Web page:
After the United States revoked preferential trade benefits for Bangladesh in 2013, citing human and labor rights abuses, the Bangladesh government dropped criminal charges against two garment worker leaders who worked with him, and announced it would step up the search for the people responsible for his torture and murder. Instead, the government dropped an investigation against a suspect and has taken no further steps to resolve the case.

“A sewing machine and a dozen colorful threads still give hope and strength to labor leader Aminul Islam’s family” but his widowed wife, Husne Ara, works around the clock to pay for food and school tuition for her children, writes the Bangladesh Daily Star.

Husne Ara said that Aminul could not speak over the phone because “he feared it was tapped.

“Even in the middle of the night, he received arbitrary phone calls from the intelligence,” she says.

Since Aminul’s murder, more than 1,200 garment workers were killed in the 2012 Tazreen factory fire and the 2013 collapse of Rana Plaza. After Rana Plaza, at least 44 workers have died in garment factory fire incidents in Bangladesh, and more than 900 people have been injured.

Bangladesh Reinstates Garment Worker Rights Group

The Bangladesh government has re-registered the Bangladesh Center for Worker Solidarity (BCWS), a move that means the organization can fully function again and pursue its mission of educating workers about their rights.

The Bangladesh government revoked the organization’s registration in 2010 and arrested its leaders, Babul Akhter, Kalpona Akter and Aminul Islam, on criminal charges following protests by garment workers against unsafe working conditions and poverty-level wages. All three, who were held in custody and later released, say they were tortured in prison. In 2012, Aminul’s body was found dozens of miles from his home, severely beaten and tortured.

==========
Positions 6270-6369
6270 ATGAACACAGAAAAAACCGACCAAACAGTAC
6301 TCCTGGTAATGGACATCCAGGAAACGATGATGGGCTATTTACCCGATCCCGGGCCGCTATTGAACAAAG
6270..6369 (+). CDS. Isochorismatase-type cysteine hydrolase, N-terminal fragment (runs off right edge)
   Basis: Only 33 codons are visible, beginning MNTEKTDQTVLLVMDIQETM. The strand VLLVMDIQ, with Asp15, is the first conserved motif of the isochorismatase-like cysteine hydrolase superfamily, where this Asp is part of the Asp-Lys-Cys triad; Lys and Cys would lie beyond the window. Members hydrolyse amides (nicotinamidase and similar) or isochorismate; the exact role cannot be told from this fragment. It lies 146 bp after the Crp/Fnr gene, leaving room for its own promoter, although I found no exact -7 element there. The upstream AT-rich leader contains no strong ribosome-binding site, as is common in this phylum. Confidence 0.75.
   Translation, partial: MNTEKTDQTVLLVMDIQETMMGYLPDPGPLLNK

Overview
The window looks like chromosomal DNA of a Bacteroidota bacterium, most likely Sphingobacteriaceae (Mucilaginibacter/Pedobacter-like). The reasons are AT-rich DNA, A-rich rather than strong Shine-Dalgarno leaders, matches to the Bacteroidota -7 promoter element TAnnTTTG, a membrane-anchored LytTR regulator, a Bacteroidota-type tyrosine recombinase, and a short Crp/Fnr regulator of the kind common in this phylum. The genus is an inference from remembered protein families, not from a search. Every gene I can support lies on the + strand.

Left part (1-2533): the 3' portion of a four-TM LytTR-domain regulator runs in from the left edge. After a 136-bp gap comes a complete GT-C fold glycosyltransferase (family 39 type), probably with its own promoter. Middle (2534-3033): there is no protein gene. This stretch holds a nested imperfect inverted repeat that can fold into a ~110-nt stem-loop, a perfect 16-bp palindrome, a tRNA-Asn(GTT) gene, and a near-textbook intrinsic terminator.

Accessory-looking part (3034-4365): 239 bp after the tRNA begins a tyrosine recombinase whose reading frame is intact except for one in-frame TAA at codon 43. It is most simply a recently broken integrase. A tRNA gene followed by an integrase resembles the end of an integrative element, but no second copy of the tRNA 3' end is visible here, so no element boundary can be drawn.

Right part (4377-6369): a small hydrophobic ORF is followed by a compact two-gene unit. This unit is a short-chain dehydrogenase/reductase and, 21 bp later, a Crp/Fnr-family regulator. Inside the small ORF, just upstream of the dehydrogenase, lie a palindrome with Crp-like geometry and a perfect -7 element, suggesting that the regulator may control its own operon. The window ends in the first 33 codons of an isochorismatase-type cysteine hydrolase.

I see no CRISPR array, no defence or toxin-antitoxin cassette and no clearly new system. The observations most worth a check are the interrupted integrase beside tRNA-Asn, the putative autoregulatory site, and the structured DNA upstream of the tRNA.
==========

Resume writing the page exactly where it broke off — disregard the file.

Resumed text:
The government last month dropped charges against Babul and Kalpona and announced it would step up the search for the people who tortured and murdered Aminul. All these actions follow the decision by the U.S. government in June to suspend preferential trade benefits with Bangladesh because of chronic and severe labor rights violations. The Generalized System of Preferences (GSP) reduced tariff benefits agreement is worth $34.7 million a year for Bangladesh.

Despite international outcry, including a U.S. congressional hearing and then U.S. Secretary of State Hillary Clinton’s call for justice in the case, Aminul’s murder has gone unsolved. He had sought to improve the working conditions of some 8,000 garment workers employed by Shanta Group, a garment manufacturer based in Dhaka.

Since his murder, two massive garment factory disasters in Bangladesh have killed more than 1,000 workers, including the April building collapse of Rana Plaza, where 1,133 were killed. On Thursday, another garment worker Monwar Hossain, 22, died from his injuries at Rana Plaza. In the past eight months, there have been more than 40 fire and fire-related incidents at Bangladesh garment factories, according to data compiled by Solidarity Center staff in Dhaka, the capital.


U.S. Trade Decision Key Step for Bangladesh Worker Rights

U.S. Trade Decision Key Step for Bangladesh Worker Rights